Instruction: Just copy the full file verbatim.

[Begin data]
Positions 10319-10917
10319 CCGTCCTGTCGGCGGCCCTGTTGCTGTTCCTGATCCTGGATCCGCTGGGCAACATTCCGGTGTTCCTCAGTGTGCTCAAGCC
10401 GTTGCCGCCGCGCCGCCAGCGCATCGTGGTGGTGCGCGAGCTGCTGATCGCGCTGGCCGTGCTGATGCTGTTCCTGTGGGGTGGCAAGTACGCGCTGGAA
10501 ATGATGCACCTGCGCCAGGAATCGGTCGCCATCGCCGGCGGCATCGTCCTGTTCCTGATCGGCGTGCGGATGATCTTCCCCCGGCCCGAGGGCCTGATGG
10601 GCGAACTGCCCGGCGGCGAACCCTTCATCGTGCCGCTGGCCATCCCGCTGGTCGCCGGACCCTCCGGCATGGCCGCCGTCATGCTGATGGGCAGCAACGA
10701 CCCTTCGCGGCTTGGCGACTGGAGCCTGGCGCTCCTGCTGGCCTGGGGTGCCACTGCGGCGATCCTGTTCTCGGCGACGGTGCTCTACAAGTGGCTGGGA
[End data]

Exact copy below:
Positions 10319-10917
10319 CCGTCCTGTCGGCGGCCCTGTTGCTGTTCCTGATCCTGGATCCGCTGGGCAACATTCCGGTGTTCCTCAGTGTGCTCAAGCC
10401 GTTGCCGCCGCGCCGCCAGCGCATCGTGGTGGTGCGCGAGCTGCTGATCGCGCTGGCCGTGCTGATGCTGTTCCTGTGGGGTGGCAAGTACGCGCTGGAA
10501 ATGATGCACCTGCGCCAGGAATCGGTCGCCATCGCCGGCGGCATCGTCCTGTTCCTGATCGGCGTGCGGATGATCTTCCCCCGGCCCGAGGGCCTGATGG
10601 GCGAACTGCCCGGCGGCGAACCCTTCATCGTGCCGCTGGCCATCCCGCTGGTCGCCGGACCCTCCGGCATGGCCGCCGTCATGCTGATGGGCAGCAACGA
10701 CCCTTCGCGGCTTGGCGACTGGAGCCTGGCGCTCCTGCTGGCCTGGGGTGCCACTGCGGCGATCCTGTTCTCGGCGACGGTGCTCTACAAGTGGCTGGGA